Shenandoah Park stretches for 105 miles, the center being it’s famed Skyline Drive (another bucketlist item), a 109 highway that cuts through the center of the park, and has countless hiking opportunities, but Old Rag is by far the most popular, mostly because of its exposed summit, and likely helped by it’s easy proximity to the Baltimore/DC metropolitan area. There’s multiple ways to get to the top, but we did the most popular 9 mile ridge trail which includes an infamous rock scramble, which was by far the highlight of the hike. *For detailed hiking instructions, check out this site here; I printed out those instructions, and found them very helpful. While we’re on the subject, if you need any ideas of other hikes to do, or other fun stuff to combine with your Old Rag hike, check out the official Virginia tourism site. It’s EXCELLENT.
The hike starts innocently enough with a leisurely stroll through the forest.
I’m going to stop and give you a quick aside about how gorgeous both Shenandoah and the country around the park is. Growing up in what a lot of people consider rolling, green countryside of NEPA, and living in the picturesque rolling green countryside in Lancaster for 5 years has left me a bit apathetic towards well, rolling, green countryside, but this managed to impress me-I wish I was able to take more pictures driving in, but as I was the one driving, this proved difficult (see also: me being the worst when it comes to taking photos). Similarly, I thought maybe doing so much hiking up in New England and the Adirondacks would leave me less then impressed with the Blue Ridge’s 3000 foot peaks, but again, I was proven wrong.
About a mile into the hike is where the real fun starts. Most of the “rock scrambles” I’d tackled prior, involved a rocky patch, maybe 500 feet or so, where one has to do very minimal hand over foot climbing. The rock scramble on the way up Old Rag goes for more than a mile, goes up, down, and up again, and feels more like you’re on an obstacle course then out in the forest. There’s paint markers to help you out, which I’m sure would come in handy on say, a weekday morning in the fall, but being MDW, there was a steady stream of people we were able to follow–in fact I took advantage of the instructions the dad in front of me was giving his young son on where to step, grab, or pivot. My favorite parts included a section where you actually had to lower yourself into a crevice between two boulders, and a rock “staircase” underneath a boulder wedged between two larger rocks which was reminiscent the opening scene in Indiana Jones and the Temple of Doom. There was one time here where we actually had to stop and wait to climb a particularly harrowing section, which was actually fine by me, as it gave us an excuse to rest, however when we looked back at one point, we did see an actual annoying human traffic jam about a half mile back, which let us know we made the correct decision to start the hike when we did.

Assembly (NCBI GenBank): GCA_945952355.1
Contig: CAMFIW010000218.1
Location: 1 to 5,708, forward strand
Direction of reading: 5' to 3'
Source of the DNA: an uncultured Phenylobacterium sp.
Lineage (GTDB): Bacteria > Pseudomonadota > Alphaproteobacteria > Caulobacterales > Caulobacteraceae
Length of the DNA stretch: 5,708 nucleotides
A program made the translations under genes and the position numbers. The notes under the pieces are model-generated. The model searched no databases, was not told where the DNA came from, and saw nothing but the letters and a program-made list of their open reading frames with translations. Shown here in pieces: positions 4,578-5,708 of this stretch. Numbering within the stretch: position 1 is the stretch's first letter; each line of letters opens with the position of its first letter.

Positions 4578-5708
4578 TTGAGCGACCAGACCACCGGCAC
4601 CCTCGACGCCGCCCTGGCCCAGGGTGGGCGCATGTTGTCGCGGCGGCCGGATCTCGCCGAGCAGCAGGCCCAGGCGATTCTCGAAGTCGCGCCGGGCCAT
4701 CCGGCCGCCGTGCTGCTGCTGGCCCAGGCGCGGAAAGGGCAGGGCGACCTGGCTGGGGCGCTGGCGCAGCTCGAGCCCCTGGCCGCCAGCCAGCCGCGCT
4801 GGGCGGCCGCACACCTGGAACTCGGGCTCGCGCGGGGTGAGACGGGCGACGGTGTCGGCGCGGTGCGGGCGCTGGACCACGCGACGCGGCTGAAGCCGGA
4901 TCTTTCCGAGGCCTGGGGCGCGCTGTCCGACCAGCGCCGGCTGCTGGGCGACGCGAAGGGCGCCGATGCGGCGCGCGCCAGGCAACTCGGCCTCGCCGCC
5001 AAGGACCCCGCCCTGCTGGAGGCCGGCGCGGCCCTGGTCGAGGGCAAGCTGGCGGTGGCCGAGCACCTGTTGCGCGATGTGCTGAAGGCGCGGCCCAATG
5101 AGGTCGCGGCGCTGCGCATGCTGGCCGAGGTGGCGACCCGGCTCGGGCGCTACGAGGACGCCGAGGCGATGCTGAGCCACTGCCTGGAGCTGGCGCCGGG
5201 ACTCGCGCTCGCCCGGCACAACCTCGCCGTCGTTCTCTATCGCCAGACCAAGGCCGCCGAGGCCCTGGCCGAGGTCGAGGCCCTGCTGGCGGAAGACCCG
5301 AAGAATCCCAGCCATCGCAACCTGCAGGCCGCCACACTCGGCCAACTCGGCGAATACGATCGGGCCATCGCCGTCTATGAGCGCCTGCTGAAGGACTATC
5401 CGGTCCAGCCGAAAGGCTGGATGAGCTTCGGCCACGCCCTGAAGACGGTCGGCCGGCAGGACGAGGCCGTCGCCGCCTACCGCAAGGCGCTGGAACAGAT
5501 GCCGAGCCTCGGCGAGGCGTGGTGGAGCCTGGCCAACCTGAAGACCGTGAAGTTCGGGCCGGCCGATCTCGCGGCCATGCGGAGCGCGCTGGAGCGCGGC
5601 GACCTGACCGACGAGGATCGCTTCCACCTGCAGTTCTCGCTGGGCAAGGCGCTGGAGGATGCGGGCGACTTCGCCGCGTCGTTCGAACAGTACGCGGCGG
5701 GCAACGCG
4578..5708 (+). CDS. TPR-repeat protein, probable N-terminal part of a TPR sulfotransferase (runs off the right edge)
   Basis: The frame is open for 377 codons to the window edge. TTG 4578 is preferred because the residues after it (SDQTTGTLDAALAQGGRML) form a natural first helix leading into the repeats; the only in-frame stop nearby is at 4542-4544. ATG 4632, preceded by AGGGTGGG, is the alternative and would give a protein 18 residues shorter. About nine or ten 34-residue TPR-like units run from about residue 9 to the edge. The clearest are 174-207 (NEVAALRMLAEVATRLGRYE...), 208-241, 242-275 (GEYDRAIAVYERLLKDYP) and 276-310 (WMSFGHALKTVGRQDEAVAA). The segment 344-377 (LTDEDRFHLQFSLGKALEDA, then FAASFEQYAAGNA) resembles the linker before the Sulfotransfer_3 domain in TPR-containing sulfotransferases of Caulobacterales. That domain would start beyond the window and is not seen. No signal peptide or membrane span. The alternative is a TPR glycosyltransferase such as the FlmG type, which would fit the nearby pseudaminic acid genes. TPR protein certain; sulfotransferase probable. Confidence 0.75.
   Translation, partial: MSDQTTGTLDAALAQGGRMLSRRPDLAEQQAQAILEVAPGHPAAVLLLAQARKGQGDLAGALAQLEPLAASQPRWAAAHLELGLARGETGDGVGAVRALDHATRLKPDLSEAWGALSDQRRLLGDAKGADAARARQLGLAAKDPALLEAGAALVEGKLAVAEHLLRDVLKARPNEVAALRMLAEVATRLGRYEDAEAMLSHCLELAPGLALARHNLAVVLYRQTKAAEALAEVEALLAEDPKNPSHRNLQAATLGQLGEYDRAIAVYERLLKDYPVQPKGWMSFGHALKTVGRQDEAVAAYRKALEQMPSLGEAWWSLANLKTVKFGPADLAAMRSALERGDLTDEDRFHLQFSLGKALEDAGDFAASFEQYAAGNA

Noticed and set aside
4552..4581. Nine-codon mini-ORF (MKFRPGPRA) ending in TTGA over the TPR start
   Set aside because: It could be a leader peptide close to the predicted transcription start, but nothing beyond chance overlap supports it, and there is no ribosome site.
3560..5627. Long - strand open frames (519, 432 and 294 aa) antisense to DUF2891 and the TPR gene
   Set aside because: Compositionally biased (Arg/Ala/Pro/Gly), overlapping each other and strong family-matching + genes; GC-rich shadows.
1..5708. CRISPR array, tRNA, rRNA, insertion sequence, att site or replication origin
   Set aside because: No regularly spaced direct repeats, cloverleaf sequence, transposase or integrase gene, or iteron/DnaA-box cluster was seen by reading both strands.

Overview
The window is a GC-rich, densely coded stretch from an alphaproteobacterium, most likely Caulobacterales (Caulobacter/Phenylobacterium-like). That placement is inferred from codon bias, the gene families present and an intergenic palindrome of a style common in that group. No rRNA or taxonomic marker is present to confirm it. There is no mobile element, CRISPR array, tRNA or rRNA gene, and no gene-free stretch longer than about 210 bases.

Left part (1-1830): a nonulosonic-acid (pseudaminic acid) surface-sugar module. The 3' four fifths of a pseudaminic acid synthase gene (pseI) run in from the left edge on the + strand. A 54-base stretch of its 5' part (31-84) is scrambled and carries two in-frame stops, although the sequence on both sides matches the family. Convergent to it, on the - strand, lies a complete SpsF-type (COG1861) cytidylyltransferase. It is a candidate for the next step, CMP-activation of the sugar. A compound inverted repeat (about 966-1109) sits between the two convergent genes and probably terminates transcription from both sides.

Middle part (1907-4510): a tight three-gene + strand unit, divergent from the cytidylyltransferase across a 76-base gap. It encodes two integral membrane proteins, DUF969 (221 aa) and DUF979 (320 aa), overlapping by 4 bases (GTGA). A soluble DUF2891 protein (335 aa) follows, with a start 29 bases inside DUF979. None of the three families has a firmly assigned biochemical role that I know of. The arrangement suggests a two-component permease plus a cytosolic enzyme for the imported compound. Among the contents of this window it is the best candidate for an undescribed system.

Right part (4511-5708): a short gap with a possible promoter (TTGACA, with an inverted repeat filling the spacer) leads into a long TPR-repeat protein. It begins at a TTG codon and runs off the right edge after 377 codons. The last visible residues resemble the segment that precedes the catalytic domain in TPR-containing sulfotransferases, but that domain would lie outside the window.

Word of warning to those who are taking this hike: after the rock scramble, there is a false summit, that has great views, a nice flat area to eat lunch, and tons of people taking pictures. This is however, a false summit, and you still have a ways to go. We were fooled into a false sense of both accomplishment and comfort, only to be told after we gorged on hoagies, that we had at least a mile to go, up a very steep hill.
I’m not going to recount that part to you, but I will let you know it was painful and I almost vomited several times. That being said, the actual summit, which is very clearly marked, is a glorious sight to behold. Have you ever seen Last of the Mohicans? I feel like the last scene could’ve been filmed here (it was actually filmed in NC) and like the rock scramble, the summit has a lot of intricate areas to explore, which could make staying up there for a long time, very easy.